Remembering 9/11: UT Students Share How 9/11 Has Shaped Their Outlook
KNOXVILLE—When two planes slammed into the Twin Towers in New York City a decade ago, it was the first time an important national event caught University of Tennessee, Knoxville, senior Derek Mullins’ attention.
Along with lost youthful naivety, Mullins, who was 12 at the time of the attacks, gained a desire to learn more about current events, their link to the past and politics. This led to his pursuit of political science and history degrees at UT.
He plans to enter a career in law or education where he can “inspire people to ask questions about what’s going on in the world,” he said.
As the nation commemorates the tenth anniversary of 9/11, Mullins and other UT students–who were 10 to 12 years old at the time of the attacks–share their thoughts about how that event has affected them and shaped their outlook.
“I would hope that people will realize that things that our nation does abroad can have detrimental consequences for Americans at home,” Mullins said. “I hope we re-analyze our mindset on the Middle East and determine what makes the most sense for our nation and our allies, both in terms of economic prosperity and diplomacy and security.”
For UT Senior Jonathan Zamora, the events of 9/11 has brought the world closer to home.
“The events of that day just made life more real than it already was,” he said.
For Dana Humberger, a UT junior, “it really opened my eyes to some of the pain and the hurt that goes on in this world.”
The attacks are still affecting UT junior Christina Hawk. Her uncle, Barry Galfano, died this summer from multiple cancers caused by working at Ground Zero. He was captain of the New York Police Department’s Emergency Service Unit.
Like Hawk, Stephanie Leonard also was personally touched by the attacks. Her father was deployed to Saudi Arabia, Kuwait, and Qatar for about six months. Even though her father had gone overseas before, for the first time she got the sense that “he might not come home,” she said.
While Leonard, a UT junior, initially internalized the fear and sadness she felt, the events of 9/11 drove home the significance of family.
“I am so close with my father now,” she said. “I was always close with my mom thanks to her being a stay-at-home mom, but the year after the war, my dad and I finally connected. Even now that I’m in college, I couldn’t stand the idea of going to a college that was too far from home. I chose to stay in Knoxville to be close to them.”
UT junior Sara Mitchell has become more vigilant since the attacks.
“I look at security on all levels differently,” she said. “Whether it is walking from a parking lot into a store or traveling internationally, I take a second look for suspicious people or anything out of the ordinary. I am not scared to go out, but I am definitely cautious.”
Jill Wilson, a UT graduate student, now tries hard to be aware of current events and to speak intelligently about them.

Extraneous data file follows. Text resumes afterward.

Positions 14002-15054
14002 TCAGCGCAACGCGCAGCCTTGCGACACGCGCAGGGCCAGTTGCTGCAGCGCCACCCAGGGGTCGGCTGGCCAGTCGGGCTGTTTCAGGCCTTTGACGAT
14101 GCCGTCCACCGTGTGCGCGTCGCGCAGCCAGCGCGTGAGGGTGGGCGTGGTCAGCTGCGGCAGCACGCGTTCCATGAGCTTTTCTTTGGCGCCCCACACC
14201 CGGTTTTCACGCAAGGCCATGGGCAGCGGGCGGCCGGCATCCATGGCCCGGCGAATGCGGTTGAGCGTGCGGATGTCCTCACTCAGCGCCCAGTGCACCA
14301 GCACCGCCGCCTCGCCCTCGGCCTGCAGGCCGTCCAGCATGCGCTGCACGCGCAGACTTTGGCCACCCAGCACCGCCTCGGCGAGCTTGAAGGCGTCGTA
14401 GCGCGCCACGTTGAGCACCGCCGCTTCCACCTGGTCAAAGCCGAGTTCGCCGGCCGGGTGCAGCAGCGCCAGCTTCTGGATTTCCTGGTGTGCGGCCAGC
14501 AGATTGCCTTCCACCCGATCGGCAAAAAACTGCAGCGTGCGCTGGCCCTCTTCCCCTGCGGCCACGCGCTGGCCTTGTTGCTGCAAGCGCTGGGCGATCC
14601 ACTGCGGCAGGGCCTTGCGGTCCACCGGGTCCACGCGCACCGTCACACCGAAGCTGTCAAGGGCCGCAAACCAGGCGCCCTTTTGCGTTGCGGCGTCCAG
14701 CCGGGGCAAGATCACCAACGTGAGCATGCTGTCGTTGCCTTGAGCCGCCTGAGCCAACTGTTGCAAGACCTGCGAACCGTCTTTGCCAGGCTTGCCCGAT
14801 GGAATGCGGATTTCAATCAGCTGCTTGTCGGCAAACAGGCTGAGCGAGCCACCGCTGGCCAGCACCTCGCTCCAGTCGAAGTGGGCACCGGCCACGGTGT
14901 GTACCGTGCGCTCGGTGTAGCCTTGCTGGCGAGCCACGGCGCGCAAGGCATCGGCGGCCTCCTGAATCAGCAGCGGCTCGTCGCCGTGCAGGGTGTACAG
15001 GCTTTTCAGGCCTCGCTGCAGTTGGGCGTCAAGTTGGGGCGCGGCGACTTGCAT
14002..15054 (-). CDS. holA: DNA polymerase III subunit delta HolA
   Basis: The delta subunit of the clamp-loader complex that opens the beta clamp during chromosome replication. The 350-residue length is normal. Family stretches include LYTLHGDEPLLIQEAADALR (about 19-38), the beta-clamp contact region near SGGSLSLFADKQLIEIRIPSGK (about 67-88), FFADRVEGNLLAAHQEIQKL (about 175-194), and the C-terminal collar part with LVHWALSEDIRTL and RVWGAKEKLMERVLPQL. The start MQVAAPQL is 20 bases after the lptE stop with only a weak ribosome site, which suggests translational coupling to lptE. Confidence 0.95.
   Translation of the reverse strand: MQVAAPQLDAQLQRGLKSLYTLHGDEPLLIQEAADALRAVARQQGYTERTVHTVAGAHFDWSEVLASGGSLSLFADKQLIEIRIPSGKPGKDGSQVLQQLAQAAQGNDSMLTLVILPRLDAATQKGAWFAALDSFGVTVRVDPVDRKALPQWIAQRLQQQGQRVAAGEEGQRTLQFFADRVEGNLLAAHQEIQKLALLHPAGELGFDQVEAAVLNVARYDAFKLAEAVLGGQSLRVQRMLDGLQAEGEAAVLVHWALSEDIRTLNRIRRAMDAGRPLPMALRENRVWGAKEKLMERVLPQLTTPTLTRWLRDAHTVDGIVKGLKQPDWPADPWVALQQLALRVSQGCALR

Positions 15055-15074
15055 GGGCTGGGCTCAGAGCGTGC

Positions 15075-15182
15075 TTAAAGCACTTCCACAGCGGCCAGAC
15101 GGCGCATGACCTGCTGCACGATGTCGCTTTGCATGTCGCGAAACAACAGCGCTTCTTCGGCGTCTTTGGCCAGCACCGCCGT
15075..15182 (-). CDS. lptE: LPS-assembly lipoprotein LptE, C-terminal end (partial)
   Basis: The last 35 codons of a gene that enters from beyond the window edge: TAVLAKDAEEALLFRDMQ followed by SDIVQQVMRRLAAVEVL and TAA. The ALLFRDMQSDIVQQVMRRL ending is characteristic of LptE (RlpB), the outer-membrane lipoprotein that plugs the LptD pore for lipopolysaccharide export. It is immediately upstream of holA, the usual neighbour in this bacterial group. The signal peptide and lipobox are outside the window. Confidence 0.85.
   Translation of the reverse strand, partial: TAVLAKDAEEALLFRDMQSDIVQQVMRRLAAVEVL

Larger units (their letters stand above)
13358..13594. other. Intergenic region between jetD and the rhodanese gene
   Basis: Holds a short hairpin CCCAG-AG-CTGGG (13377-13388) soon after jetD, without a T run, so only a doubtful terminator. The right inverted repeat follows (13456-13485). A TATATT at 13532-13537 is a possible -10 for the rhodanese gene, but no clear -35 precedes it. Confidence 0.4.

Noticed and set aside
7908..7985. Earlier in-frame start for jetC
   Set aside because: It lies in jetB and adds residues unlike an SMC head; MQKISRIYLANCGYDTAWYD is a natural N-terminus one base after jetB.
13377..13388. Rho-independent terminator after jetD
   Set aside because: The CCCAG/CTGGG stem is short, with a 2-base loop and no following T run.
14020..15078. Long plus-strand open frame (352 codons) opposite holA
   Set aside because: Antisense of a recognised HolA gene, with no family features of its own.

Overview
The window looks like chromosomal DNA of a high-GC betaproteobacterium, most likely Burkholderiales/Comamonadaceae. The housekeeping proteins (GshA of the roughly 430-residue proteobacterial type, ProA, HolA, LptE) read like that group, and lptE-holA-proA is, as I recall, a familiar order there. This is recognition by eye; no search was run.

“I definitely make an effort to think before I speak, however, I even have difficulties with that today,” she said. “I also listen to National Public Radio daily to evade the feeling of ignorance for the world like I felt on that day.”
Above all, 9/11 has taught UT senior Joseph Sullivan about gratitude.
“The events of that day showed me that this world can be a cruel place and that I need to be thankful for what I have,” he said. “I try to enjoy the simple things when I can because no one knows when it will all be gone.”
IN THEIR OWN WORDS:
Megan Williamson, UT senior: “My hope for the future as we approach the ten-year anniversary is that we would come to not be petty about other people’s race and also for people to realize that the end can happen at any time, and to prepare for the future.”
Joey Mileham, UT senior: “We, as a country, have made some mistakes, some large ones. Ethically, politically, financially, we have faltered in all areas in our short history. But we’re still human. We’re on the right track, though, and I’d like to think we would all go down swinging if someone tried to take our freedom.”
Annie Elliott, UT senior: “It was an extremely scary day, yet the patriotism and support from the local community and entire nation was incredible.”
Meghan Peevely, UT senior: “I hope that as we approach the tenth anniversary that our sense of security and safety will one day be restored. I hope that we as a nation can take preventative measures without being reactive to situations.”
Alex Brown, UT graduate student: ” I learned that blind hatred is one of the true villains in this world … I learned that there are real heroes in this world. The brave men and women who sacrificed their lives, and in many cases today, their health, in order to help those who were trapped in the rubble were ordinary people who stepped up in a tremendous way. As a kid, it was important for me to have those people to look up to. They let me know that even when terrible things happen, people will still help their fellow man, regardless of the danger to themselves. It gave me hope then, and it still gives me hope now.”
Lola Alapo (865-974-3993, email@example.com)